Going Beyond Just Showing Up (DCA)

IN THE FUTURE, when there are many logistical announcements like answers to, “Where is the workout on Friday?” they’ll go here. Probably. For now, the workout is TBD and the answer will be formally published on facebook, twitter, instagram and the like.

FOR NOW, PLS HELP ME IN GIVING A WARM WELCOME TO YOUR FIRST-FAR-FROM-GUEST-BLOGGER, GRANT KLEIN…12491834_1555686778084827_6822121468446422510_o

I first started coming to NP in June of 2014. At the time I was living in Arlington and my identical twin brother Mike was living near U Street. I kept seeing these awesome pictures of Mike running with other people in cool places, everyone dressed in different colors, rain or shine. Mike was getting in great shape and invited me to come out. It took a few weeks, but I finally set my alarm to wake up early Wednesday morning and give it a try. I got off the metro at 6:15 at Foggy Bottom and suddenly it started raining. I called Mike. “It’s raining, WTF, are we actually still going to run in this? Yes get your ass down here, we’re #weatherproof.” We ran, we swam, we got soaked, we had a great time.

swim prac

Mike was really good at pushing me to meet new people. We would run one log together, then he’d bail, telling me to go meet at least 3 new people by the end of the workout. It started working – I was hugging strangers, tickling earlobes, learning people’s names, and feeling like part of this grassroots free fitness movement.

Then Mike moved to Atlanta in August and it was just me and a few hundred people I realized I only sorta knew. I was getting in shape but felt like an outsider. Sure, I bought into the fitness cult-ure, but I didn’t hang out with anyone outside of NP and didn’t really think we were friends. It took me at least 6 months before NP started to become more than a fitness community, and close to a year before I felt like I was making real friends. Besides the already challenging nature of fitness, socially, we can be intimidating:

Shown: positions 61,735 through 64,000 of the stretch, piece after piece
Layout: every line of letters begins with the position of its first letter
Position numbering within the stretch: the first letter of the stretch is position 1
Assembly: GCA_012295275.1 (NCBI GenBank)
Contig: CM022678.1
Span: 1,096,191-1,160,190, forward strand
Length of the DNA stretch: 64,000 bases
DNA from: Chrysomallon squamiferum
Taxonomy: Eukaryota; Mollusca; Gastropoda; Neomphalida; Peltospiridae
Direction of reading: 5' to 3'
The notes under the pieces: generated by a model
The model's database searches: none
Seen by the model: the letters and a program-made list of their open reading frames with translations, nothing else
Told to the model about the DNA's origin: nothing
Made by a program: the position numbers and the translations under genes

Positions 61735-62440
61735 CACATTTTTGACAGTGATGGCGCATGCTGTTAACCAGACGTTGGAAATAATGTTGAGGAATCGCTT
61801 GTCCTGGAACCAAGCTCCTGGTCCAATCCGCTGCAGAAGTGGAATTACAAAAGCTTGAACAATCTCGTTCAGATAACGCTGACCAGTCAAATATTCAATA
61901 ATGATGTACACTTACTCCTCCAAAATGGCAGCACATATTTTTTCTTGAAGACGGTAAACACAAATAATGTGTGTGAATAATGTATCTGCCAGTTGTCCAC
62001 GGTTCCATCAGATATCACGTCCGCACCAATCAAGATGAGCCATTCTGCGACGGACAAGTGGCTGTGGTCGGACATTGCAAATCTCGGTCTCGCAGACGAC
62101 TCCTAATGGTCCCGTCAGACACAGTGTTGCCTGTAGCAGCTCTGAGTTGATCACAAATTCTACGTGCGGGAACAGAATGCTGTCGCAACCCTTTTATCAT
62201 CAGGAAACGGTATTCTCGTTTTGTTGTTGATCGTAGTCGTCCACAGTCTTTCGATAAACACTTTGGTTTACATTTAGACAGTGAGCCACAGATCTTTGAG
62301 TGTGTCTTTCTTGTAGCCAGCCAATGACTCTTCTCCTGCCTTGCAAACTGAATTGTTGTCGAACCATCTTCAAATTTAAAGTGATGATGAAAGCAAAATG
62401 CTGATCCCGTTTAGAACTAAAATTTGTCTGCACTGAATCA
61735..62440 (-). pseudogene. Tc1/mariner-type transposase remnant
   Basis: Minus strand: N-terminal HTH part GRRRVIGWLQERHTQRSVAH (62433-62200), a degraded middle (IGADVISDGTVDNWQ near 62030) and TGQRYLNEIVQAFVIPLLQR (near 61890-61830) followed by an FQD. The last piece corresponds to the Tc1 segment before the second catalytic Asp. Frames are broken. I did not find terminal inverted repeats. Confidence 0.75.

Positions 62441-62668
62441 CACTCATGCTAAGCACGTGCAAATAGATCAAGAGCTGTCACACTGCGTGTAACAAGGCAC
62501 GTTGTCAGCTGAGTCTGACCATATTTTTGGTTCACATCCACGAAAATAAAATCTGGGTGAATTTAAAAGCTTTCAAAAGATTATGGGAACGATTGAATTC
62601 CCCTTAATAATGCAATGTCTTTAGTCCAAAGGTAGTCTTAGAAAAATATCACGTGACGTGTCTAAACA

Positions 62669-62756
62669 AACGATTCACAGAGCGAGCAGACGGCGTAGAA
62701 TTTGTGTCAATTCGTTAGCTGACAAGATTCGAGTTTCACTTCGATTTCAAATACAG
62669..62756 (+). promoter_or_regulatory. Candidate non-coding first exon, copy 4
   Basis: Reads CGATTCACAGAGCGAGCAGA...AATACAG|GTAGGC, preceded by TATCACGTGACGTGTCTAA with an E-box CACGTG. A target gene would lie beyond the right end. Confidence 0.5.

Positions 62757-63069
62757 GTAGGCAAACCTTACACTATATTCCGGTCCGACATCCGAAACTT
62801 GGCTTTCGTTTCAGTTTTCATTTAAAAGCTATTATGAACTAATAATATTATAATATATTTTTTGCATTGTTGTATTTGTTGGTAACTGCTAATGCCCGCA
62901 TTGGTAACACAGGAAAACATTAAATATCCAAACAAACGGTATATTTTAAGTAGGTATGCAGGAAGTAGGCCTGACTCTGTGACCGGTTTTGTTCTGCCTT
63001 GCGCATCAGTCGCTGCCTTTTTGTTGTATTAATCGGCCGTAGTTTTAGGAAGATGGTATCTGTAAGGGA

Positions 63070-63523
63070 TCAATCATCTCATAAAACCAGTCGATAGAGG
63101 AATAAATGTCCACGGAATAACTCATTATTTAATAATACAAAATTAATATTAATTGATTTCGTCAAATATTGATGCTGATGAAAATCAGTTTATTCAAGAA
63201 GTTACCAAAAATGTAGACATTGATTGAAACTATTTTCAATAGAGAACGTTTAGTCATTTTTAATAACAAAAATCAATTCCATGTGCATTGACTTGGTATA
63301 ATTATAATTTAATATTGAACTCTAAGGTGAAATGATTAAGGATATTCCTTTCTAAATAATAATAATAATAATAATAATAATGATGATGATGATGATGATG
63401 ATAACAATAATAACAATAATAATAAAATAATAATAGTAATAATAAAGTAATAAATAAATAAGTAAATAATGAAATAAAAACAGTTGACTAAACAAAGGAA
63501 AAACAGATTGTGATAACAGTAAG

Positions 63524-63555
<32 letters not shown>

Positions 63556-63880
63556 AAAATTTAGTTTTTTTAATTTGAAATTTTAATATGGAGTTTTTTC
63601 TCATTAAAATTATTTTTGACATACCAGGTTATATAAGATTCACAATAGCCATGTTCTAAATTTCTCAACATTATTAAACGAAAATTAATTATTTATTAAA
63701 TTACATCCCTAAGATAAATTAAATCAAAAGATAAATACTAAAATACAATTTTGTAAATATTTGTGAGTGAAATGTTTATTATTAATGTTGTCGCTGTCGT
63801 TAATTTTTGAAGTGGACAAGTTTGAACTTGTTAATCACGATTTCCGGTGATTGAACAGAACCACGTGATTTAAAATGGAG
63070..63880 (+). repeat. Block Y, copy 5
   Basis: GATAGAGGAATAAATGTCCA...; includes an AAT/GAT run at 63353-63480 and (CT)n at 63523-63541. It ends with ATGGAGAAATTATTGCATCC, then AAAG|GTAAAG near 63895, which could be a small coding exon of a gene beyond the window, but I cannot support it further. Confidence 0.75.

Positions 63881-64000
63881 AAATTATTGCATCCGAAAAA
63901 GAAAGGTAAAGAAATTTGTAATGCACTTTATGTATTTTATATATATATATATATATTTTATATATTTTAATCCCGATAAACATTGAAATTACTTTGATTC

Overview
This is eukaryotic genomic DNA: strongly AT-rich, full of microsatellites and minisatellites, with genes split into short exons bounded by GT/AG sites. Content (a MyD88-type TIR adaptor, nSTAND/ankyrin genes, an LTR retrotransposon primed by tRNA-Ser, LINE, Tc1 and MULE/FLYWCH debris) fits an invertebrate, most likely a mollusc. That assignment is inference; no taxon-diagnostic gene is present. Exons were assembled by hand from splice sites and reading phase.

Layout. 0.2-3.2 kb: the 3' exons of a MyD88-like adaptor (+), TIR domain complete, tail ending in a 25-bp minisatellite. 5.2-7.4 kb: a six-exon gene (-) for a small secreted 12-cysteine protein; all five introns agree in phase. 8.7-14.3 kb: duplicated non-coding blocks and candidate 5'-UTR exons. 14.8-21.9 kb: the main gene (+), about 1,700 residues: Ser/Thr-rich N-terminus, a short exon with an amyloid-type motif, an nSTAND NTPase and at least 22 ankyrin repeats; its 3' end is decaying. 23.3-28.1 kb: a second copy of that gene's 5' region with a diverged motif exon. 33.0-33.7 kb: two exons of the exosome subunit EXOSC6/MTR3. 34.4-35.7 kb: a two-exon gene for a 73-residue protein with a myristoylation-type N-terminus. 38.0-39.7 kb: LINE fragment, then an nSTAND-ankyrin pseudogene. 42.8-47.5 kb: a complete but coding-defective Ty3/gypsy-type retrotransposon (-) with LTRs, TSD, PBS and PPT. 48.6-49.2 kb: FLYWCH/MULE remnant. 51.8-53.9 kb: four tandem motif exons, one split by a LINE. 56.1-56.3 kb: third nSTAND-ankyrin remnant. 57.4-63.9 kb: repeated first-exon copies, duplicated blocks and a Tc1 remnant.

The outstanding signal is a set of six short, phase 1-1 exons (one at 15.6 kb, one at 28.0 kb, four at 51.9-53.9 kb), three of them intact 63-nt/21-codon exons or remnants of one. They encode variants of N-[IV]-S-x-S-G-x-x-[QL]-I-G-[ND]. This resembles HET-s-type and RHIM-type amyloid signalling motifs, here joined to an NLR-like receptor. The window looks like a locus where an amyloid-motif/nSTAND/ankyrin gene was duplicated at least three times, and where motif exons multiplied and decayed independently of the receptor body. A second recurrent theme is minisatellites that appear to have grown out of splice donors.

• In sheer numbers, there are hundreds of us. The social page says 1,500.
  • Winter makes it difficult too. It’s dark and It’s cold so we’re dressed head to toe and we can’t see each other (or not, looking at you Mel and Brussel).
  • On top of that, some of us have been coming for a few years now and there are established friendships, relationships, and some might even say cliques. It’s natural. BUT, we’re more than that. We have to be.

November Project is so special because we’re not just a running club. We’re building a better community, one that is inclusive, inspiring, and improving people’s lives.

We’re all over too! I’ve been to 5 different NP tribes now. Dustin made it to 23! You can go to NP in almost any major city (#talk30tome), which is fucking awesome. Whether it’s for work, a vacation, or you’re moving permanently, you can #traverbal and stay fit. More importantly, you’ll have a community already there, ready to welcome you with open arms and hips in. I’ve been to the LAX and BAL tribes 2-3 times each now and both are consistently super welcoming and their hospitality is unreal.